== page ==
That is the essential truth to Galileo’s deserved reputation, one upon which you precisely touched, Thony C., in your otherwise superb essay.

    It is, perhaps, more than a little frustrating that Hollywood won’t greenlight the project that will engage the thousands if the one bankable star does not appear, yet many human endeavors are like that.

    Galileo was, I contend, that necessary bankable star. However, I admit, it’s an idle contention.

    Happy Thanksgiving, for the scientific revolution of which we are heirs!


    • The supposed synthesis that you and Lou Just refer to is a myth and is no where to be found in Galileo’s writings.

      • Lou Jost

        Galileo clearly realized that earth’s rotation had consequences for terrestrial physics, and in the Dialogo he showed the first steps towards making these two realms consistent . Not a full-blown axiomatic synthesis perhaps, but a real forward step. Maybe he is not the first to do this (you would know better than I) but he did make this step and other steps towards a unified theory of motion (starting with his De Motu), and these were important steps that lead to the key concept of inertial (“Galilean”) frames of reference.

        I think you have started with a valid point (Galileo had many peers or predecessors who went farther than him in some aspects of science) but have ended up creating a caricature almost as unjust as the one you criticize.

  21. Pingback: Only three days to go – Open Laboratory final stretch for submissions! | A Blog Around The Clock

  22. Pingback: It’s getting hot – submissions for Open Laboratory 2011 are flying in by the dozens per hour… how about you? | A Blog Around The Clock

  23. Pingback: Open Laboratory 2010 – the final stretch! | A Blog Around The Clock

  24. Pingback: Open Laboratory 2010 – submissions now closed – see all the entries | A Blog Around The Clock

  25. Pingback: The blatherings of Mr Wrong | The Renaissance Mathematicus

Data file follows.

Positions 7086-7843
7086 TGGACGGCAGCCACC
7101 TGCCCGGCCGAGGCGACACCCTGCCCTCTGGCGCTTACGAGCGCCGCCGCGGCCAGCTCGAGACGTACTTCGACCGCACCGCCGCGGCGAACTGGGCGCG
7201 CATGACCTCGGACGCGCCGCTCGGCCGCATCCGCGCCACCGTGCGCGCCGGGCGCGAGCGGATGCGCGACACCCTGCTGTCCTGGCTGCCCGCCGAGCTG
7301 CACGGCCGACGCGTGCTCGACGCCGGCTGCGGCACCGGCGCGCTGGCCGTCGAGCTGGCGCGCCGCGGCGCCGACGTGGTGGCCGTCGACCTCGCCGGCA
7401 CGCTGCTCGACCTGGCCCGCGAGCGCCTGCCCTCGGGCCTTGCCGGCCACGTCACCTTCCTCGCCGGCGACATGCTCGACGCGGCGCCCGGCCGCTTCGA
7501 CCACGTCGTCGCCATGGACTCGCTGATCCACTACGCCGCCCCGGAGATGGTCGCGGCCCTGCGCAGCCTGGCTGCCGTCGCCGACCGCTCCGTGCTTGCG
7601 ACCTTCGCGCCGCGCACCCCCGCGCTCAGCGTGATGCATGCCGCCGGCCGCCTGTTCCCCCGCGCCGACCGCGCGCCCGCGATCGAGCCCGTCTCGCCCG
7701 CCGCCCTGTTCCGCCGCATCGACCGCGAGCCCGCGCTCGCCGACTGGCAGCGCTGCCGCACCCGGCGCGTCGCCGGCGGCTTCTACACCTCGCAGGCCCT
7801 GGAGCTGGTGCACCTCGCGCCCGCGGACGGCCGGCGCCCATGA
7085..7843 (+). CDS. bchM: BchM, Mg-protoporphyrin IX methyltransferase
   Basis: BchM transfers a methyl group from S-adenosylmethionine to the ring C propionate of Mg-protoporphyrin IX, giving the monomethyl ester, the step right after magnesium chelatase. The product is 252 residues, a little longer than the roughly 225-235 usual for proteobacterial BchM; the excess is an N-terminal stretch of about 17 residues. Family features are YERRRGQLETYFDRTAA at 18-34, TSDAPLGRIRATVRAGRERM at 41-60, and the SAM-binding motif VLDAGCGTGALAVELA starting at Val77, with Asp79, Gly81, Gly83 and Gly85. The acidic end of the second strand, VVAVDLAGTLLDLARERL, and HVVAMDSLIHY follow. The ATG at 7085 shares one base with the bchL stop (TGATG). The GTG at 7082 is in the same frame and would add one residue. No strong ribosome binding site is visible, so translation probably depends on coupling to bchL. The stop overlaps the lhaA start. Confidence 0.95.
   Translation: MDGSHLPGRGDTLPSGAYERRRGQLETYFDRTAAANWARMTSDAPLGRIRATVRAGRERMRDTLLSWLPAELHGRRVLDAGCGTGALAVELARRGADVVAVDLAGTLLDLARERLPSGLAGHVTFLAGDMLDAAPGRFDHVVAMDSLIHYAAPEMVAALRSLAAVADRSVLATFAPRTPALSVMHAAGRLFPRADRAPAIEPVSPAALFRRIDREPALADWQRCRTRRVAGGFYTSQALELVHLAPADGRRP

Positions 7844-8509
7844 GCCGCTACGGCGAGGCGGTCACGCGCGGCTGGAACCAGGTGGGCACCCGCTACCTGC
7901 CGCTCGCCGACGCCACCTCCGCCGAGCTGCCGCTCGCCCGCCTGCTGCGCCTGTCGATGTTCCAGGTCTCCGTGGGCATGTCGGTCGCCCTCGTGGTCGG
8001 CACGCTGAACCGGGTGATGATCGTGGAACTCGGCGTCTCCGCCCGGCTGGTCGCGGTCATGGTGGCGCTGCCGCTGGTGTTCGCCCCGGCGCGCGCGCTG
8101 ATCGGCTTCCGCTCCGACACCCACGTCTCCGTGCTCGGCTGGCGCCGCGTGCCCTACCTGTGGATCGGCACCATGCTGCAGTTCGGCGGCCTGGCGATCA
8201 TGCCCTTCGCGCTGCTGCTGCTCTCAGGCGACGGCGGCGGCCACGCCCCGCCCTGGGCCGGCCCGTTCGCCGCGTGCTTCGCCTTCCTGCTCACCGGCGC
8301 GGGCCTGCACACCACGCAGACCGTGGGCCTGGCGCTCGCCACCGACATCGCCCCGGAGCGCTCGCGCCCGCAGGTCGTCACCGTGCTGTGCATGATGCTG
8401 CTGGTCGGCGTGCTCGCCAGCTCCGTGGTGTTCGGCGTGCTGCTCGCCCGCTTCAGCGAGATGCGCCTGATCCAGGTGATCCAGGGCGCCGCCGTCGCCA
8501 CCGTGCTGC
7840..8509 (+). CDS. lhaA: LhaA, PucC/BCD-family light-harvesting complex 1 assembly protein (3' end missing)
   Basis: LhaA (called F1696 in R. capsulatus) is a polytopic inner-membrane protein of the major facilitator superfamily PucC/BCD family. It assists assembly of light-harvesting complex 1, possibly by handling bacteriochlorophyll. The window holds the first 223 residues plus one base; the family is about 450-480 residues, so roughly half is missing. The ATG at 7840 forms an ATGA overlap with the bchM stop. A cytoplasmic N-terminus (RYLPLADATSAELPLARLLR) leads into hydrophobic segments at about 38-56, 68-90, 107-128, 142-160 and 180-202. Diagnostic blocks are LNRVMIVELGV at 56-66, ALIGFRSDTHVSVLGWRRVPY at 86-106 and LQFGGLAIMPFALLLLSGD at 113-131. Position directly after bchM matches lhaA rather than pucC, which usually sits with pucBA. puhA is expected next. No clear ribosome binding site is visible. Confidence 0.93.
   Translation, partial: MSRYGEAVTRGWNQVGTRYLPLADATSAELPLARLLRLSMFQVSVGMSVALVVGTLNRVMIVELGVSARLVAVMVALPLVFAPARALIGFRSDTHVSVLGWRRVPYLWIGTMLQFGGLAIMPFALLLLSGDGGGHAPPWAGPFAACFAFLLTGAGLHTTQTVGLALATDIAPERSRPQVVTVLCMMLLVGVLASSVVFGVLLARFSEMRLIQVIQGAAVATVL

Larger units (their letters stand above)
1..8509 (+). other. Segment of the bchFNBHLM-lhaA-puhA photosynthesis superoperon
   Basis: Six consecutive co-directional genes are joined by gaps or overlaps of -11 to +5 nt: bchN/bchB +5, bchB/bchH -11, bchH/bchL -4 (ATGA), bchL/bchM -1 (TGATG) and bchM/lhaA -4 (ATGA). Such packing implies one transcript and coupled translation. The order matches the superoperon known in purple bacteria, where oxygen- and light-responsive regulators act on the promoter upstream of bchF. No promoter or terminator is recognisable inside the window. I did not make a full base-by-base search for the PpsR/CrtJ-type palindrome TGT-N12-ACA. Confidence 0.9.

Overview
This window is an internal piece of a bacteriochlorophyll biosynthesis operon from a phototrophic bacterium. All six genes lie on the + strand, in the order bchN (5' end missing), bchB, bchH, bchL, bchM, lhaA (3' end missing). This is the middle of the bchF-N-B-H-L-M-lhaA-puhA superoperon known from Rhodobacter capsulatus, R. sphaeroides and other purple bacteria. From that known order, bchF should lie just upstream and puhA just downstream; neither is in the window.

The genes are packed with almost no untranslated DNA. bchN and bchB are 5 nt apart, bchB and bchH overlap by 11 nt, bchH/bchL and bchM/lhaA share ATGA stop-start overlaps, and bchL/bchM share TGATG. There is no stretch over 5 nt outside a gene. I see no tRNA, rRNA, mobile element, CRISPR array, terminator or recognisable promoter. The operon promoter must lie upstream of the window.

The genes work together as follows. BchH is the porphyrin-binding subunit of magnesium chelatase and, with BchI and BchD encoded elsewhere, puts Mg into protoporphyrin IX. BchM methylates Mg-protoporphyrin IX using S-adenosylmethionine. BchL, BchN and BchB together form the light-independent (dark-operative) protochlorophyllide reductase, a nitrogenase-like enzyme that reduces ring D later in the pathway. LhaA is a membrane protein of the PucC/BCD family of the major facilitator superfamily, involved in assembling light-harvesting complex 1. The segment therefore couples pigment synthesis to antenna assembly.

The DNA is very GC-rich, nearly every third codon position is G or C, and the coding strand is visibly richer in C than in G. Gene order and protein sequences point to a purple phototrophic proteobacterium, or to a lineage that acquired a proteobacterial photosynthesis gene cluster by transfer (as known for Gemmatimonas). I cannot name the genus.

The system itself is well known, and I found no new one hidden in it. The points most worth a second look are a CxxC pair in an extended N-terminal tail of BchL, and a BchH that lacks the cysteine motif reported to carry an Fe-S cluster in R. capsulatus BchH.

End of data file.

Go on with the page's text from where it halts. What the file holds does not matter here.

26. Phil

    I often wonder why Darwin is practically deified in the scientific world while A.R. Wallace- who independently discovered the same basic evolutionary ideas as Darwin- is virtually ignored. Could it be because Darwin was the same sort of great scientific publicist as Galileo? Darwin’s books are much more famous than anythign Wallace ever wrote, but maybe that’s just pegging the question here. Could it be another instance of the perceived/contrived war between science and religion? Darwin’s general theory and outlook seem more amenable to a materialist worldview as far as I know, whereas Wallace seems to have been more open to religion and the idea that man was more than just a random product of Evolution. Not that every idea or belief of Wallace ever had was necessarily that great(same for Darwin), but he deserves more than just being an obscure footnote to Darwin’s supposed greatness

    • Maureen

      Darwin also came from a famous family.

      If Chelsea Clinton had gotten a science degree and written a science book, it would get a lot more attention than if Bob Schmo or Jane Doe had written it.

  27. Pingback: A revisionist historian of science on the Scientific American Guest Blog. | The Renaissance Mathematicus

  28. Pingback: Shakespeare was clairvoyant. | The Renaissance Mathematicus

  29. Pingback: A little learning is a dangerous thing | The Renaissance Mathematicus

  30. Pingback: Zusammenfassung der Woche ab 29.07.2013 | IRON BLOGGER ADN

  31. Pingback: Results for week beginning 2013-07-29 | Iron Blogger Berlin

  32. Pingback: The BBC and the History of Science: Light and Shadows. | The Renaissance Mathematicus

  33. Pingback: OPUS 500: A retrospective | The Renaissance Mathematicus

  34. Pingback: How much can you get wrong in an eight hundred word biographical sketch of a very famous sixteenth and seventeenth-century mathematicus and philosophicus? – One helluva lot it seems? | The Renaissance Mathematicus

  35. Reblogged this on συμποσίον ἀκταῖος κατακηλέω and commented:
    Enemies of truth.– Convictions are more dangerous enemies of truth than lies.

    Avoiding Galileo Galilei…

  36. Pingback: The specialist in causing pain. | The Renaissance Mathematicus

Leave a Reply

Fill in your details below or click an icon to log in:

WordPress.com Logo

You are commenting using your WordPress.com account. Log Out / Change )

Twitter picture

You are commenting using your Twitter account. Log Out / Change )

Facebook photo

You are commenting using your Facebook account. Log Out / Change )

Google+ photo

You are commenting using your Google+ account. Log Out / Change )

Connecting to %s